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Protect Your Pastures and Hay Fields While Fall Grazing

By   /  September 19, 2016  /  4 Comments

Be careful not to hurt your pasture stand this fall. Read about tips for successful fall pasture management.

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This piece comes to us from Gene Pirelli, Extension Animal Scientist at Oregon State University and
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About the author

Publisher, Editor and Author

Kathy worked with the Bureau of Land Management for 12 years before founding Livestock for Landscapes in 2004. Her twelve years at the agency allowed her to pursue her goal of helping communities find ways to live profitably AND sustainably in their environment. She has been researching and working with livestock as a land management tool for over a decade. When she's not helping farmers, ranchers and land managers on-site, she writes articles, and books, and edits videos to help others turn their livestock into landscape managers.


  1. Jess Jackson Jr says:

    Curt – depending upon where you are geographically there is an opportunity for winter grazing if your forage to animal ratio is balanced. I worked with dairies in Iowa where the cattle had plenty of bunk feed but still loved to go graze in 15 degree weather and 10 inches of snow as long as the dormant forage was several inches long. Stubble height matters so even then never lower than 3-4 inches. I’m a fan of lots of paddocks but you have to see what fits for you.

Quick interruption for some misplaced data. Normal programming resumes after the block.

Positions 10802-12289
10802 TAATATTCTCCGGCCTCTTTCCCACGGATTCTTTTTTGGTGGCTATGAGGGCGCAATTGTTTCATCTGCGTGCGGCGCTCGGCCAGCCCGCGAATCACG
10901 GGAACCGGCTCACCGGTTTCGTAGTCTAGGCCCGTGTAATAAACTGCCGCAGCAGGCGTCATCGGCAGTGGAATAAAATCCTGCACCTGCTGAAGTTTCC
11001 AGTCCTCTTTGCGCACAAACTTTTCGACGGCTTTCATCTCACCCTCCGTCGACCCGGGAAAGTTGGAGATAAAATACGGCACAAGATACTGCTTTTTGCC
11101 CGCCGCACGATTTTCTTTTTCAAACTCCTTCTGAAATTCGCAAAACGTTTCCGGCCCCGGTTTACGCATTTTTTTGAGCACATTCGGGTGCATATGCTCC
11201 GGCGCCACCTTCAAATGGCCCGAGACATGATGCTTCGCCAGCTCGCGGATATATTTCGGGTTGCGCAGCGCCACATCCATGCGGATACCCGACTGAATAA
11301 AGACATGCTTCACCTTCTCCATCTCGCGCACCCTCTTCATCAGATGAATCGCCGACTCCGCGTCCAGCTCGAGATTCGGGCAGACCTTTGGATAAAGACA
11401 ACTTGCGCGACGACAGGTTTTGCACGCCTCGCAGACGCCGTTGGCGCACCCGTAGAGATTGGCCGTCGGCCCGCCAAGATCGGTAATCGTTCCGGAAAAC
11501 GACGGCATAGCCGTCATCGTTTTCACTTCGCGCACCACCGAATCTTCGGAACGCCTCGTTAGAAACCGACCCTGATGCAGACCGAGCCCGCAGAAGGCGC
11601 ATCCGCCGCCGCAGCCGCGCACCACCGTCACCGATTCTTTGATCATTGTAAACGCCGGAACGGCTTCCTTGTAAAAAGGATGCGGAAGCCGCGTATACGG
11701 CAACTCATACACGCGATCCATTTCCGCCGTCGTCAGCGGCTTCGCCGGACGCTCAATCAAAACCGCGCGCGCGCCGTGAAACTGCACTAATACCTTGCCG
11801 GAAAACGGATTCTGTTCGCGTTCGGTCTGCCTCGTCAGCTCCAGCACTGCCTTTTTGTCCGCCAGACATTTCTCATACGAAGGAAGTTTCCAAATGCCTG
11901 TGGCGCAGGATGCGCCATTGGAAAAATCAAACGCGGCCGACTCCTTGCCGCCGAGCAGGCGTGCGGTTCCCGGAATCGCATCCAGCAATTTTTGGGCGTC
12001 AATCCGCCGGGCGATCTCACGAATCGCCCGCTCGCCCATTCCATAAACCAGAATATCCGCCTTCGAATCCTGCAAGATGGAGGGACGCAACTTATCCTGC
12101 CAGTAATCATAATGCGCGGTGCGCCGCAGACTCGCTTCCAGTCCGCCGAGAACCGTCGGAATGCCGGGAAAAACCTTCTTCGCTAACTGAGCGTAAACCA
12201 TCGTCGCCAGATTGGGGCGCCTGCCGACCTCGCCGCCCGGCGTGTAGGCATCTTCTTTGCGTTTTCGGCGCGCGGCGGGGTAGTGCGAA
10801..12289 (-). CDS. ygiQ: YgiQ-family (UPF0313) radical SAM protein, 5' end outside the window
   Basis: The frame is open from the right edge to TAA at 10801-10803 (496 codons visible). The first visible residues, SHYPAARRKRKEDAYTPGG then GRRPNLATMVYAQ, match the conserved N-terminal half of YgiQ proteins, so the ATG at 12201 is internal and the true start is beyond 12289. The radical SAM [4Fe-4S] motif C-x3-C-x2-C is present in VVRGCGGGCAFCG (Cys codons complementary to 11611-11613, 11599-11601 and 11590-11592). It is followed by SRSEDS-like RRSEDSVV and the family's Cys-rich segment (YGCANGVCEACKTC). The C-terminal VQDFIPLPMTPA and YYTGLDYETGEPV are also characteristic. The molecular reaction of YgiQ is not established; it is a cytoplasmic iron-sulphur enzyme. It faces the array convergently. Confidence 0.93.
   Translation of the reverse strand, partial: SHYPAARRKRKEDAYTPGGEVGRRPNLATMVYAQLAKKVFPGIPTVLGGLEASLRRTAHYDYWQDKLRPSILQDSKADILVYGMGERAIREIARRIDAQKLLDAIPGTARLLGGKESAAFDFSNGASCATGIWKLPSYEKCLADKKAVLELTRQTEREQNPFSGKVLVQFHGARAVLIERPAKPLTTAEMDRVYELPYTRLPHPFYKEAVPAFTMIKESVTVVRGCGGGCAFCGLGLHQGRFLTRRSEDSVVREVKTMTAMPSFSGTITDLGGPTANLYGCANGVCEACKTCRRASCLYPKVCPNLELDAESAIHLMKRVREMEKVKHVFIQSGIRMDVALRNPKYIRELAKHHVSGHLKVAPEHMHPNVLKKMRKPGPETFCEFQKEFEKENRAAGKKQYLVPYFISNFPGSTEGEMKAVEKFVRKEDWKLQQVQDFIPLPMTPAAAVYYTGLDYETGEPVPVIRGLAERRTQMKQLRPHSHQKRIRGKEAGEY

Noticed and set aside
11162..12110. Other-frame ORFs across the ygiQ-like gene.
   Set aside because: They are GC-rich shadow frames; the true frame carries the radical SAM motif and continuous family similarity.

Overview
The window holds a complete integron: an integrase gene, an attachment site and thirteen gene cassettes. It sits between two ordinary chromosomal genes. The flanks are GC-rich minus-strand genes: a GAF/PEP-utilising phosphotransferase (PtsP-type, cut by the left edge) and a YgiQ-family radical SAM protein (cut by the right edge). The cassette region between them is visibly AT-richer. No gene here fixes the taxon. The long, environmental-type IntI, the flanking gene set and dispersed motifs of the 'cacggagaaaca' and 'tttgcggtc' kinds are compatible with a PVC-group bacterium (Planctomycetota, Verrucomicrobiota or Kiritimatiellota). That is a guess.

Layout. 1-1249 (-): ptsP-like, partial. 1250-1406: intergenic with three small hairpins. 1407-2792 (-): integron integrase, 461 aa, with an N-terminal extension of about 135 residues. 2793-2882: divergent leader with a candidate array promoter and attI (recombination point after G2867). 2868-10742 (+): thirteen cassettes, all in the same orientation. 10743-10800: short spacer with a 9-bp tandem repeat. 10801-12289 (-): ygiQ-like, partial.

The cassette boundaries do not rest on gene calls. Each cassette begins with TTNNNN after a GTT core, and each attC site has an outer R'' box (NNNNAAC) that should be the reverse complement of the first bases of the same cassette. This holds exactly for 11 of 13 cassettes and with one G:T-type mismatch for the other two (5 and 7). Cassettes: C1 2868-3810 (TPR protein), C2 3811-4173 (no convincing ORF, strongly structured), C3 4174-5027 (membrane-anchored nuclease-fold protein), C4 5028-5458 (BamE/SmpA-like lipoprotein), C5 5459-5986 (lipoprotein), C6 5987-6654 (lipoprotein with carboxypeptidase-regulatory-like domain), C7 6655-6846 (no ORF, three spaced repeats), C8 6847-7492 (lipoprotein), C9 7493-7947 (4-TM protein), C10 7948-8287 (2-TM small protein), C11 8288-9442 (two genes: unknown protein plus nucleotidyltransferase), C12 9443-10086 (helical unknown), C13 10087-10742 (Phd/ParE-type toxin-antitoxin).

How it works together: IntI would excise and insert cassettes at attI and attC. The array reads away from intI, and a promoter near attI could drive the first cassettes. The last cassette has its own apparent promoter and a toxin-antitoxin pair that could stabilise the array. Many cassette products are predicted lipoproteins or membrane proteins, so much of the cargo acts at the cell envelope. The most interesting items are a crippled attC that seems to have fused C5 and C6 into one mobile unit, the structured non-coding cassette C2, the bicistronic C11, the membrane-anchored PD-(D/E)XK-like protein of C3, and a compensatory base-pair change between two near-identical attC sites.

2. Curt Gesch says:

    Does it hurt the pasture at all to let the cows have a little exercise on a completely dormant field? A snow-covered field? We have only a few cows and keep their winter quarters very clean, and have space for them to move around, but still. . . it seems that boredom must be a factor, too? What do you think?

    • Kathy Voth says:

      Gene dropped me a note and says that their research showed that “even dormant cool season grasses contain sugars. Grazing dormant grasses is not recommended below the 3 inch level in order to preserve the food reserves for the plant.”

      So it seems that as long as your grass heights stay at or above the 3″ level while the cows are out stretching their legs, things will be ok.

    • Richard Bowling says:

      Excellent Article Kathy! Have been preaching that for years and this ties it all together. Curt, something we encourage at USDA NRCS in KY is having a sacrifice field for the winter to protect the forage base on the rest of the farm. In KY we tend to have the need to renovate fields after 5 or more years. Doing a sacrifice field in one of the upcoming renovation fields is a good option to think about.

      Richard Bowling, Grazing Specialist, KY USDA-NRCS

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